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IT Project Lessons Learned From Burning Rubber

“I like to go fast. Who doesn’t?” Outside of my job as a Software Asset Management (SAM) practice manager for COMPAREX Canada, I’m also an amateur racer. Very little puts a bigger smile on my face than the building and racing my own vehicle, constantly improving it, and shaving seconds off my final lap time. I basically own my own rollercoaster.

You are always on the run

Timed solo racing, performance driving schools and lapping events all provide an incredible thrill. You’re racing against the clock, against your past time. You’re in an ever-improving race with yourself.

Your IT is always on the run

Modern IT is a bit like that. Continuously seeking to improve its value to the organization (while, admittedly, the business competes with others at today’s break-neck pace of the market.)

In the seven years I’ve been performance driving, one truth has become abundantly clear: like any project, to have the speed and agility when it matters takes a lot of up-front time and investment.

Ultimately, for every minute on the track you are spending hours, days and weeks - even years - behind the scenes.

It’s a matter of a good preparation

To understand, let’s look at the evolution of my rather complex pastime. My first two years were spent just building the vehicle with my father, and the third getting it working properly. We didn’t care about times, speeds or outcomes - just making sure it didn’t break.

Then we started to break it. I pushed its limits and poked holes in all its weaknesses. This iterative process of break-fix provided a continual cycle of refinement and improvement. (Beginning to sound like IT?)

Master the challenges of IT projects

There are even more parallels between IT projects and racing, and they provide some valuable lessons learned. For example:

Planning comes first

In racing safety comes first, but that ultimately comes down to planning. Evaluate what you want to do, and how to best spend your time doing it. I learned early on that a proper short- and long-term plan helps save you time and resources during every phase from the build to the track.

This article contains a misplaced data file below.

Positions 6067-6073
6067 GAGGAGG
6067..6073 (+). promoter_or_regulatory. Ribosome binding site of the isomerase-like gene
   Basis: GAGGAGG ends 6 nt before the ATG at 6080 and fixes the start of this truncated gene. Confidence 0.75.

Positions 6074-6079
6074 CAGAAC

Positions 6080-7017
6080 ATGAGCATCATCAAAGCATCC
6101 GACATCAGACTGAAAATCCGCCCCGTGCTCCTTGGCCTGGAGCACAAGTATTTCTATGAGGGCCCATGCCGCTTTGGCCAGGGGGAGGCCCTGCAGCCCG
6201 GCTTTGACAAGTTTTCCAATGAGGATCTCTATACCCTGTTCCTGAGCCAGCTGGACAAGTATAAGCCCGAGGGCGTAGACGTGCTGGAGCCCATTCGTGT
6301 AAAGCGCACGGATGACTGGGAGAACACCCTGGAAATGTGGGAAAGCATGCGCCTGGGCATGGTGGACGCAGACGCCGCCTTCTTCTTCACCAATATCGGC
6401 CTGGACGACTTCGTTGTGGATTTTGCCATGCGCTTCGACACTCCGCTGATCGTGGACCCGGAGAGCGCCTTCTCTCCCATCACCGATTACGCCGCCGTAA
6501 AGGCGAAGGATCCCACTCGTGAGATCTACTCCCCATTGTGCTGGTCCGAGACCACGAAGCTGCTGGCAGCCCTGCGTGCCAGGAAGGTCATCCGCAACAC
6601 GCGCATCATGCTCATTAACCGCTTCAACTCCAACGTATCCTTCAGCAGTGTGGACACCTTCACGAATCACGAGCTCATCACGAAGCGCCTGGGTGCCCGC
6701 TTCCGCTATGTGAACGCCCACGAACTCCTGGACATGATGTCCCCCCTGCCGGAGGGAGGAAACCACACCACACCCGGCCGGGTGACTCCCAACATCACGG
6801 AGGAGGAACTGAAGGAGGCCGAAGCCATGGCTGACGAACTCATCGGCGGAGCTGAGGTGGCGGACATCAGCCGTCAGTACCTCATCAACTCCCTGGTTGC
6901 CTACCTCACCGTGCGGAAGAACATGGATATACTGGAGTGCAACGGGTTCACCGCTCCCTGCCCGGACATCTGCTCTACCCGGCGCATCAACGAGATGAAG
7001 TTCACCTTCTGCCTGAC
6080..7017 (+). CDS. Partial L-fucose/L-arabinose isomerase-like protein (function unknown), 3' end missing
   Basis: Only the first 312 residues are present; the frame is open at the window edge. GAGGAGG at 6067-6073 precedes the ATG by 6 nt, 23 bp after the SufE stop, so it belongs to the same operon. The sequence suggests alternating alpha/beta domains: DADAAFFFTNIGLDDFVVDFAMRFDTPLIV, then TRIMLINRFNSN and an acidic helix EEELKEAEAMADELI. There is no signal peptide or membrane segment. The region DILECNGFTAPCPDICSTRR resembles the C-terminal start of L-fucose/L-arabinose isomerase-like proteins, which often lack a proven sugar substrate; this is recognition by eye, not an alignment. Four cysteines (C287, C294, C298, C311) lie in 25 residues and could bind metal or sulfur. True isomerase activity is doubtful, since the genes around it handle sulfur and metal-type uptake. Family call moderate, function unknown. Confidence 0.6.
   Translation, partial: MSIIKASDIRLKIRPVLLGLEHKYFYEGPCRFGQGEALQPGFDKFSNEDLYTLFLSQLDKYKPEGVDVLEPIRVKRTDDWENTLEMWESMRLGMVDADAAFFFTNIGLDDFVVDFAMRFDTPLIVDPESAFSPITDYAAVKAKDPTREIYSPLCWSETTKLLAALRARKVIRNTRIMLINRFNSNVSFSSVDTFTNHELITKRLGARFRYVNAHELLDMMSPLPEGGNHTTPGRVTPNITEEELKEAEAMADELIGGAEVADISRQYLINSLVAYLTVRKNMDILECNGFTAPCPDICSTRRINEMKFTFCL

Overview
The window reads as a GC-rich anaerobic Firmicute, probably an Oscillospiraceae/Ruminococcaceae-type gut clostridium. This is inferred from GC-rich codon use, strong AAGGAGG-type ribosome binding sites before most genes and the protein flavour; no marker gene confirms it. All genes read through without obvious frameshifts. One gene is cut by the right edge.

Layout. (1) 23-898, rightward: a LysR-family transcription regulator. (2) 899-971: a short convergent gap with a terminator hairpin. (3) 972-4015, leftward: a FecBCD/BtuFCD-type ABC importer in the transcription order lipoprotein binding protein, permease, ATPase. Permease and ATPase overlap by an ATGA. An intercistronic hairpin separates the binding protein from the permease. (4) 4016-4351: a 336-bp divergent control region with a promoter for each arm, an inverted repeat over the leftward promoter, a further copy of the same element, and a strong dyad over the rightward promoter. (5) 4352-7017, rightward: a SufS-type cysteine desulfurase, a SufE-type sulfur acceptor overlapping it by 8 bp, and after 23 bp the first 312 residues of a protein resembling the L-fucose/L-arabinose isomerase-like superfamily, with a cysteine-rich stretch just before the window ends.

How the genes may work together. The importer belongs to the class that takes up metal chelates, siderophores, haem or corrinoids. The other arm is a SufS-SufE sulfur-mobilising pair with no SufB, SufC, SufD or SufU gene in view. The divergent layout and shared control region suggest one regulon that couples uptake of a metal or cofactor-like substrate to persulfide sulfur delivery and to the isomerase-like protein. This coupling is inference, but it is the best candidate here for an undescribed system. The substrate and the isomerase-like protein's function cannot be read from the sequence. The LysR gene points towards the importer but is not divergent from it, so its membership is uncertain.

Budget challenges are commonplace

This is crucial in amateur racing. You need to find the funds for everything from tires, fuel, trailer rentals, track fees and more. (You may need “C-level approval” from spouses, as I get from my wonderfully understanding one.)

How to save money and transform your IT in the long run

This budget crunch makes me think of the state of SAM practices across North America, where maturity is still growing. Many are being asked to build out the practice - and it will save money and help transform IT in the long run -  but without the necessary funds being freed up for it.

The importance of early wins

Payout is important. It’s difficult to describe the joy that came when my car was finished, I turned the key and revved up that engine. All projects need that early win to demonstrate their value, to motivate teams and stakeholders, and keep the project progressing (and funded!)

These early wins are built on through the same iterative process as the race car. They must be re-evaluated, deconstructed and refined. SAM is especially like that. You get the practice working and then spend the rest of the time continuously tweaking and turning the dials to perfect it and getting even greater return from it.

The value of partnering

One of the most important things that helps me achieve my dreams of high performance driving is belonging to a performance driving club. The Sport Performance Driving Association or "SPDA" has helped in so many ways. The members have been there before, they know the shortcuts, pitfalls and can prepare me for the problems I will come across.
You can always avoid a lot of additional expense and pains just by talking with those who’ve done it before. Partners also help on the financial front. It’s not unlike turning to a global services company, there’s strength in numbers. We can group buy tires, be informed of special offers and take advantage of sponsorships.

It takes some expertise to make a real impact

Although this hobby can be hard on the budget, one thing I have learned is that throwing money at a problem isn’t always the best approach. You can have the most expensive car on the line, but if your own driving skills aren’t there, no amount of horse power or fancy suspension tricks will help you. Just like IT, the best systems and software aren’t the only piece of the puzzle, you need experts behind the wheel to make a real impact.

Lessons learned

Ultimately, the biggest lesson from racing is one that affects all aspects of life: The only way to ultimately excel at something is to be willing to struggle with it at first, perhaps embarrassingly. I didn’t know how bad a driver I was until my first time on a track.

In the realm of SAM and software compliance, everyone similarly thinks they are masters at it. Or that it’s in good hands (with someone else). You don’t learn how bad it is until an audit comes along, and the rubber hits the road.

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Leipzig, 06 / 21 / 2018


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